Martha had a sister with other ideas. It’s not that her sister, Mary, totally avoided helping. In fact, Martha indicates that Mary left her alone to serve, implying Mary certainly had been involved with serving. But Mary was also occupied with other tasks. “Mary also sat at the Lord’s feet and was listening to his words.” This is what a disciple of a teacher does. They respectfully sit at the foot of their teacher to listen to instruction. Mary was a disciple of Jesus too, so, she did what disciples also do, listen and learn.
Martha, however kept busy at serving. When she saw how Mary had left her to serve alone you can imagine why she felt upset. Martha knew what was up. That kitchen wasn’t going to clean itself. The dinner wasn’t going to make itself ready. Martha continued behind the scenes while everyone else sat. Finally she had to point this out to Jesus, “Lord, don’t you care that my sister has left me to serve all alone? So, tell her to give me a hand!” She wasn’t upset at her Lord so much as Mary who had abandoned her. “She’s left me to serve alone!”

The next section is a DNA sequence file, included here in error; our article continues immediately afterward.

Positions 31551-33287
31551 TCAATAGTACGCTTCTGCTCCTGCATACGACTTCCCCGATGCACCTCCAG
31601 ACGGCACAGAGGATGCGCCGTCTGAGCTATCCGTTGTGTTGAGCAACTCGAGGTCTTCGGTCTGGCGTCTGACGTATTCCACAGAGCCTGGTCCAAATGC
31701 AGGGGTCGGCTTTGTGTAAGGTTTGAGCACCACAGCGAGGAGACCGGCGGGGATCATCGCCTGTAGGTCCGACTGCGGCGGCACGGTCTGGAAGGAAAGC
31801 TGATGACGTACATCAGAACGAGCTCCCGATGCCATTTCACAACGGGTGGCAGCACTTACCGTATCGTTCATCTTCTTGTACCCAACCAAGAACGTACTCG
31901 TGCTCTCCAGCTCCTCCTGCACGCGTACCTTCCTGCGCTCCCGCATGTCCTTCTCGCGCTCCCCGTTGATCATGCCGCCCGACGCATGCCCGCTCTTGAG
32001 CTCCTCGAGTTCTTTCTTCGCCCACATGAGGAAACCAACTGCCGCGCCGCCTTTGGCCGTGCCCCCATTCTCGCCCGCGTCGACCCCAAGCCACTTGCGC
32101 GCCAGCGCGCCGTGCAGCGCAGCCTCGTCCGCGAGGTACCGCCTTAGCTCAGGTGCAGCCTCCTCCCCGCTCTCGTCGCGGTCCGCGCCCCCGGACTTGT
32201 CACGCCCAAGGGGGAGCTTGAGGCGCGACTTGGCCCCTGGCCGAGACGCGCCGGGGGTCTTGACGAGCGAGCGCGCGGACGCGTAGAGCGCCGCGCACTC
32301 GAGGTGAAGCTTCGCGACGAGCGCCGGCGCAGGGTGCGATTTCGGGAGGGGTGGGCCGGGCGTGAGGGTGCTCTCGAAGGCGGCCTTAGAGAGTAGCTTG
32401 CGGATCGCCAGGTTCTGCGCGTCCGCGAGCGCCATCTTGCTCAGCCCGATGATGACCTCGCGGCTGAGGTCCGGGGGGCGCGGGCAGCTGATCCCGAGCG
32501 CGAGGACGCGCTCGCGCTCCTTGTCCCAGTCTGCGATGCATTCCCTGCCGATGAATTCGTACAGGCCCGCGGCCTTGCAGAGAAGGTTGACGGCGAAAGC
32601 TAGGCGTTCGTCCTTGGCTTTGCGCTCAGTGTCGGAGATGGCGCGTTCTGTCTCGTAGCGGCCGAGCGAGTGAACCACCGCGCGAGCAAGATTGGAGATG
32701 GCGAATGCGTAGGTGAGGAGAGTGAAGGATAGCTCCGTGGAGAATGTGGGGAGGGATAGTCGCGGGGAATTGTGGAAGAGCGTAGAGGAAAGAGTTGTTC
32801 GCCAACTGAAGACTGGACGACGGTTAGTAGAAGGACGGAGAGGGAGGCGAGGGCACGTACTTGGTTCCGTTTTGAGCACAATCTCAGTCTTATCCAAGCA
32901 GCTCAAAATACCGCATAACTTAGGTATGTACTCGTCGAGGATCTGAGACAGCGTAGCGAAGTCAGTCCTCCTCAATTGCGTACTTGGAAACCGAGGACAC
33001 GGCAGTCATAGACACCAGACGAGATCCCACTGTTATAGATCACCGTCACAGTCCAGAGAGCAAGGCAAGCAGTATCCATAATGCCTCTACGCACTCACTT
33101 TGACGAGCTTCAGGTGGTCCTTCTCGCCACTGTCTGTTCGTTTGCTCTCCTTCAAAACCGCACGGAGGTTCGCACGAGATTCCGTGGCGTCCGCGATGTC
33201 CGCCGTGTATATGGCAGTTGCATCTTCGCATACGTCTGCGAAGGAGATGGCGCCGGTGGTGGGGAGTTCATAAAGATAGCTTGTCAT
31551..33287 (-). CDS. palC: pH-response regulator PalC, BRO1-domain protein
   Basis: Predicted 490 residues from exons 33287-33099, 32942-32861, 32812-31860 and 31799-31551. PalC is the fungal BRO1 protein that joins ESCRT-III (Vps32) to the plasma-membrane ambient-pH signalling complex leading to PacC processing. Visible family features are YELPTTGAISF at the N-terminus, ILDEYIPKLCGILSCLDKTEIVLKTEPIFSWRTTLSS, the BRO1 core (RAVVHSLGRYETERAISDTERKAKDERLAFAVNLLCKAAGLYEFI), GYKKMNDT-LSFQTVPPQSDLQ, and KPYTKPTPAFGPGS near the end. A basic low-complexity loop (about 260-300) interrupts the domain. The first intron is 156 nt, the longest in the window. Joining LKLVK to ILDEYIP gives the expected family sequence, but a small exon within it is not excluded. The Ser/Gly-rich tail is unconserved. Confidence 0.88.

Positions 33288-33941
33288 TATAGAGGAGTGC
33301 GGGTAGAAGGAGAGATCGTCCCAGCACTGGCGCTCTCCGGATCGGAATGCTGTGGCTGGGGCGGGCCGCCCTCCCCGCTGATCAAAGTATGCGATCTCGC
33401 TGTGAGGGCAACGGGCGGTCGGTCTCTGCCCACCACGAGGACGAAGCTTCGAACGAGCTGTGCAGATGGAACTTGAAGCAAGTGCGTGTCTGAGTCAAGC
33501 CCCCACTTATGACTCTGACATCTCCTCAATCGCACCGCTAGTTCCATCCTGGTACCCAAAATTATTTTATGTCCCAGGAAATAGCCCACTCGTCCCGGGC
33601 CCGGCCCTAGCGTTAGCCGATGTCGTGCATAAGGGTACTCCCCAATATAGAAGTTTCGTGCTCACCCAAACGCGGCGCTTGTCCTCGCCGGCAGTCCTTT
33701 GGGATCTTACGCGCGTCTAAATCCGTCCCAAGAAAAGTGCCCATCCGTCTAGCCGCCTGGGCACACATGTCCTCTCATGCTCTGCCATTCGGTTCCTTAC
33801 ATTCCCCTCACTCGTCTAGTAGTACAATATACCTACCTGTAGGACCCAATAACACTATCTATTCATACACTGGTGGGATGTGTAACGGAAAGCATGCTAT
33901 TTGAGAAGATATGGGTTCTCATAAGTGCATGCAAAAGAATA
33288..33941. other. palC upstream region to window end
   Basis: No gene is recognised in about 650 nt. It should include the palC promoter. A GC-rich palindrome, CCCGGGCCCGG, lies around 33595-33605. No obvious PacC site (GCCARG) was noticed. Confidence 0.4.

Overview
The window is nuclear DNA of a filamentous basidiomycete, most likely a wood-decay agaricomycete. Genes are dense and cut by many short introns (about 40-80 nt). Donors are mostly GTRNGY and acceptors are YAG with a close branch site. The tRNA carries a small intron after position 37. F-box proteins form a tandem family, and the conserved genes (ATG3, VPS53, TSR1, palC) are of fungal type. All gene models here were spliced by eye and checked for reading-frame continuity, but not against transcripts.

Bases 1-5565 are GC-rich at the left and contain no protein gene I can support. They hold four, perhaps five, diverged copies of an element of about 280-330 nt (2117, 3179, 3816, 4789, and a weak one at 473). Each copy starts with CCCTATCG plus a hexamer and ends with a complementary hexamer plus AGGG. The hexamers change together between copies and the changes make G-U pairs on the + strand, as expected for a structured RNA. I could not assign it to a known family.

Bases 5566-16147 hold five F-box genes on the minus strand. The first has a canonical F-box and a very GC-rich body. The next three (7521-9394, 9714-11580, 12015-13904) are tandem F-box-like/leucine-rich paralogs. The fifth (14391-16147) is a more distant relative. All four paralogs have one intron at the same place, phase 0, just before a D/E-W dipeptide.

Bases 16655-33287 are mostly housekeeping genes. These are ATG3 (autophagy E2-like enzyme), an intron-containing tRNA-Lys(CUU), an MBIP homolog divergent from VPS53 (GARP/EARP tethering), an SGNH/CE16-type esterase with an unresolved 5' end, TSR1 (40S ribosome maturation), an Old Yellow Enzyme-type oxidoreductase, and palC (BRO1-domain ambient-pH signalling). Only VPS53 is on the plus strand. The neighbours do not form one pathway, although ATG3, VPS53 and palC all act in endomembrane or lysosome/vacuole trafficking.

We might look at Martha’s lot and say she certainly got the short end of the deal. Yet when Scripture describes her it says Martha was distracted. When Jesus evaluated her mindset; he says she is, “worried and upset about many things.” Is that a fair evaluation? Martha was helping! She invited Jesus as guest. She had a responsibility. Wasn’t she nobly carrying out her noble task? If I pulled up to a campsite with my family and it was getting dark out and I asked for someone to help me set up the tent I don’t think it would be fair for my wife to say, “You are worried and upset about too many things.” If we were trying to serve eight little children a picnic meal out in the woods and my wife asked me to give her a hand and bring the cooler I wouldn’t say, “You are worried and upset about many things.”